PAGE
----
Professor Profile: Major Jackson

University of Vermont assistant English professor, Major Jackson may not want to spend too much time thinking about his awards and recognitions, but when looking at his impressive list of accolades it is almost hard not to.

Jackson was most recently one of ten U.S. writers to receive the 2003 Whitting Writer’s Award which is given annually to “emerging writers of exceptional talent and promise.” Other recipients of this award in past years include Tony Cushner, Jonathon Franzen, and Michael Cunningham.

Jackson is more than humble when speaking about his Library of Congress Witter Bynner Fellowship or the article The New Yorker ran on him as one of the young up and coming talents in the U.S.

“All this really means is that someone has recognized my work,” says Jackson when asked how he felt about being acknowledged by such a prestigious award. “It has value and it has meaning in all of our lives, but I can’t predict what my poetry would be used for or who is going to read it, because that would get in the way of my work.”

As a native of North Philadelphia, Jackson got his start as a fan of reading poetry and writing. He remembers back to his younger days when he would write in a journal that he still keeps to this day which served as an inspiration to becoming who he is today. His early years provided a firm platform for himself not as a poet, but instead someone who writes poetry. Jackson feels the need to write poetry for himself and not become overly concerned with gaining the title of being a Poet.

As a youth Jackson pulled from experiences with how his family, friends, and neighbors confronted reality. He even turned to the Algerian playwright and novelist, Albert Camus for the, “…existentialist moment that brought me back to existence and what is what it was to be human.”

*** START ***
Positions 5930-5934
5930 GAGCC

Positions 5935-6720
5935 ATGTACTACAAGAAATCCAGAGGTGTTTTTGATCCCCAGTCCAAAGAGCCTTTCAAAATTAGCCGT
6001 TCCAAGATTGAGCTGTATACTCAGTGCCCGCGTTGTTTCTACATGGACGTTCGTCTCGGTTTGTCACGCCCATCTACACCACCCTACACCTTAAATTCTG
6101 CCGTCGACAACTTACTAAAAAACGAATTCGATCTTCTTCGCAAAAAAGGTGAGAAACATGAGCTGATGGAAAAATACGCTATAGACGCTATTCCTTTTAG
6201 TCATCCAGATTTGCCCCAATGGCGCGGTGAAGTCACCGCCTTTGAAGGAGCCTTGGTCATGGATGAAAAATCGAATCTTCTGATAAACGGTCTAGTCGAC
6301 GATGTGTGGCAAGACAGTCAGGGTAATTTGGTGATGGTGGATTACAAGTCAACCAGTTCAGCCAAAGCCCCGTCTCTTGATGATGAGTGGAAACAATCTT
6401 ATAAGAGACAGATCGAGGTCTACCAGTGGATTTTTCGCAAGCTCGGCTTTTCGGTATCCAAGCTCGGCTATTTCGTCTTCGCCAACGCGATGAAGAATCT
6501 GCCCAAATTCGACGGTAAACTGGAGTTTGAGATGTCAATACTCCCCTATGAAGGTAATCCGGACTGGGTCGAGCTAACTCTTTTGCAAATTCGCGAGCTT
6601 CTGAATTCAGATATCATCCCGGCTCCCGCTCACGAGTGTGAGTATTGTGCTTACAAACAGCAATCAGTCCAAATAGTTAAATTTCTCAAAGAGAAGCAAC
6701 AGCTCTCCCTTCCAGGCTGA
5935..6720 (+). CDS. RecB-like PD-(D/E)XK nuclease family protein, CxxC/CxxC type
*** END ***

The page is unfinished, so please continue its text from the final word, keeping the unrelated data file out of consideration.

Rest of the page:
Now Jackson writes based on his experiences with titles he doesn’t mind using: Father, Teacher, and Husband. He is currently working on a manuscript about his heroes who were artists and people who’ve had a vision and have expressed that vision through art.

Jackson’s current poetry reads loud and clear with vivid imagery and a personal voice that is strong and convincing. His poem “Euphoria” reads eerily like a troubling childhood experience where his mother leaves him in the car while she goes to smoke crack and Jackson is eventually offered the services of a prostitute while waiting.

Late winter, sky darkening after school,/ & groceries bought from Shop-Mart/ My mother/ leaves me parked on Diamond/ To guard her Benz, her keys half turned/ So I can listen to/ the Quiet Storm/ While she smokes a few white pebbles / At the house crumbling across the street.

Upon reading a startling image inducing stanza like this, one might cringe at the thought of such a thing happening to any person, yet Jackson admits to his poetry being 2% autobiographical. The sympathy that one builds for Jackson as the guardian of his junkie mother’s car while she goes in to get high is what makes him so good at what he does.

Jackson assures us that “Euphoria” is not altogether true but is about a story he heard of a father taking his two children to a bar and making them wait in the car for an hour or two while he got drunk, and what that potential situation might be like.

“Many people today look too far into poetry when there is an ‘I’ anywhere. They automatically assume that the author is speaking of themselves, when all it really is is just art.”

Jackson spent his time in the early 90’s writing a hip-hop column for the Philadelphia City Paper which was where he came across a small group called the Square Roots. Through numerous other interactions and experiences with the band who would later be known as the Roots, Jackson got the opportunity to write the liner notes for their debut album called, “Do You Want More” and formed a bond with the group. “One of my fondest memories,” Jackson recalls “was on my 25th birthday where Amir drummed a beat on a pot while Tarik and Kamal rhymed for me.”

Jackson, a Temple University graduate taught at Xavier University and now resides in Vermont. The students’ with their talent for poetry and art of self expression proves to be one of the largest motivators for him as a teacher.

“My hope is that students will walk away with a respect for the art, and when they don’t, then I need to teach harder.”